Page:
Has this book already been read by you? These books are similar to The Bell Jar!

The Metamorphosis, by Franz Kafka

While Franz Kafka’s works often cover a wide range of subjects, his absurd novella The Metamorphosis is no exception. It has since become one of the century’s most widely read and influential works of literature.

Through the guise of a man, Gregor Samsa, turning into an enormous insect, Kafka mediates on the human condition, alienation, feelings of inadequacy and guilt. In the same way that Gregor is transformed, so too is the way the world sees him, making him an object of disgust to those closest to him.

Camus and Kafka are often compared because of their focus on the plight of modern man and their exploration of hidden meanings. However, Camus once claimed that Kafka provides a glimmer of hope for the reader, whereas he believes he does not.

Reading The Metamorphosis is an enjoyable experience for anyone who enjoys books like The Stranger.

As I Lay Dying, by William Faulkner

As I Lay Dying, by William Faulkner

Books like The Stranger make you consider all sorts of things, in William Faulkner’s influential novel As I Lay Dying we are prompted to consider life and death.

When Addie Bundren died, her nine-day journey to Jefferson, Mississippi where she had requested to be buried was chronicled in this story.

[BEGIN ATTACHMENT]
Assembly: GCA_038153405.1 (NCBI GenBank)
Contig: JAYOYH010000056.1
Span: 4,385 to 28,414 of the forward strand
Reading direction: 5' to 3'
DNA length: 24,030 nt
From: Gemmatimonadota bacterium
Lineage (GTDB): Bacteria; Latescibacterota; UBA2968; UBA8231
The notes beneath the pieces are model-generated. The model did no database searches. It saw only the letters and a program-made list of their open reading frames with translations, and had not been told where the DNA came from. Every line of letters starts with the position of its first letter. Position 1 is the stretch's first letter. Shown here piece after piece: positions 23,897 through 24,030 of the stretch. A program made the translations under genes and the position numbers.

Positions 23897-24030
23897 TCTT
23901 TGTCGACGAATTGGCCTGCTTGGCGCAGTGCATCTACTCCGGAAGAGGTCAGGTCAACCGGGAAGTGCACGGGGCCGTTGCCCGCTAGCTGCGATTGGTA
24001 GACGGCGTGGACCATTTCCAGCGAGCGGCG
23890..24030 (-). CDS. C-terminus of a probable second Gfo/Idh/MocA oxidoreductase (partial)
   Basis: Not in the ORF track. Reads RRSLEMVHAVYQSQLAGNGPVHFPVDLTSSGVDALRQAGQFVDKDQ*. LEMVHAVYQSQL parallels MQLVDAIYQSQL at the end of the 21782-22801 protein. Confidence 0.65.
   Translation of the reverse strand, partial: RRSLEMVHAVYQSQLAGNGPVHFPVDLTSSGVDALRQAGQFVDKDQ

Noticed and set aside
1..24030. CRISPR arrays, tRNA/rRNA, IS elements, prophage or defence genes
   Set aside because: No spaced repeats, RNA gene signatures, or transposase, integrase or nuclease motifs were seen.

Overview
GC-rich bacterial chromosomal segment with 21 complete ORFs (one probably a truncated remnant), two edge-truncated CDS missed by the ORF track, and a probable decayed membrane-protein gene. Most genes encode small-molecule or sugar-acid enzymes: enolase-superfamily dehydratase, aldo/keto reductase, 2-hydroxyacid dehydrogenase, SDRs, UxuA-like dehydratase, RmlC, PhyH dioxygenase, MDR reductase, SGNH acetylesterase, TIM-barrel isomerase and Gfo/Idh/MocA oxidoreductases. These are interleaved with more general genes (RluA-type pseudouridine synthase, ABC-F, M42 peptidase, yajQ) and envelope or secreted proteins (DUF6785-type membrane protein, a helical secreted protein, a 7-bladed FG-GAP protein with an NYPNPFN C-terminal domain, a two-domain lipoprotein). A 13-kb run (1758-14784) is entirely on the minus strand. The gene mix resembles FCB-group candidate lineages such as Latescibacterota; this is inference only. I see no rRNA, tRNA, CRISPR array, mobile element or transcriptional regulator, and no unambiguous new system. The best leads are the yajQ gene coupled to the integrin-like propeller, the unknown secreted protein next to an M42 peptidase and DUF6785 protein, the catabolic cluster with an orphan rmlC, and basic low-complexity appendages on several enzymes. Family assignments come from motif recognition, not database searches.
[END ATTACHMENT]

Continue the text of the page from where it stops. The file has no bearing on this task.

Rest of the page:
Narrated by different members of the family, and some characters they meet along the way, we see the difficulties they encounter en-route to the burial site including broken bones, fires, navigating floods, misplacing the coffin among others.

We learn how Addie’s death affects each member of the family as they ponder and attempt to make sense of the nature of existence through a variety of narrative styles, such as stream of consciousness and interior monologue.

Just a few of the many reasons why As I Lay Dying has become a literary classic include its focus on morality as well as the novel’s structure, style, and dramatic content.

The Alchemist, by Paulo Coelho

Some books, like The Stranger, have censorship issues, while others, like our next book, The Alchemist, are celebrated for their esoteric content. As of 1988, Paulo Coelho’s enthralling novel about a boy, his dreams, and his travels has been read by millions of people around the world.

As a young Andalusian shepherd boy, Santiago makes the long journey from Spain to Egypt in search of a treasure he has no idea what it is. He only knows it exists and that he must find it.

Along with the various people Santiago meets, the novel shows the various obstacles he must overcome as well as the various people who help him in some way on his journey.

Though dazzling in its simplicity, The Alchemist is a powerful story which not only highlights that “treasure” can be found within but also the importance of listening to your heart, following your dreams and evolving personally.

Are you already a fan of this book? Find more books like The Alchemist on our list!

Flowers for Algernon, by Daniel Keyes

Flowers for Algernon by Daniel Keyes is our next novel like The Stranger that explores society’s perception of those who are different from us.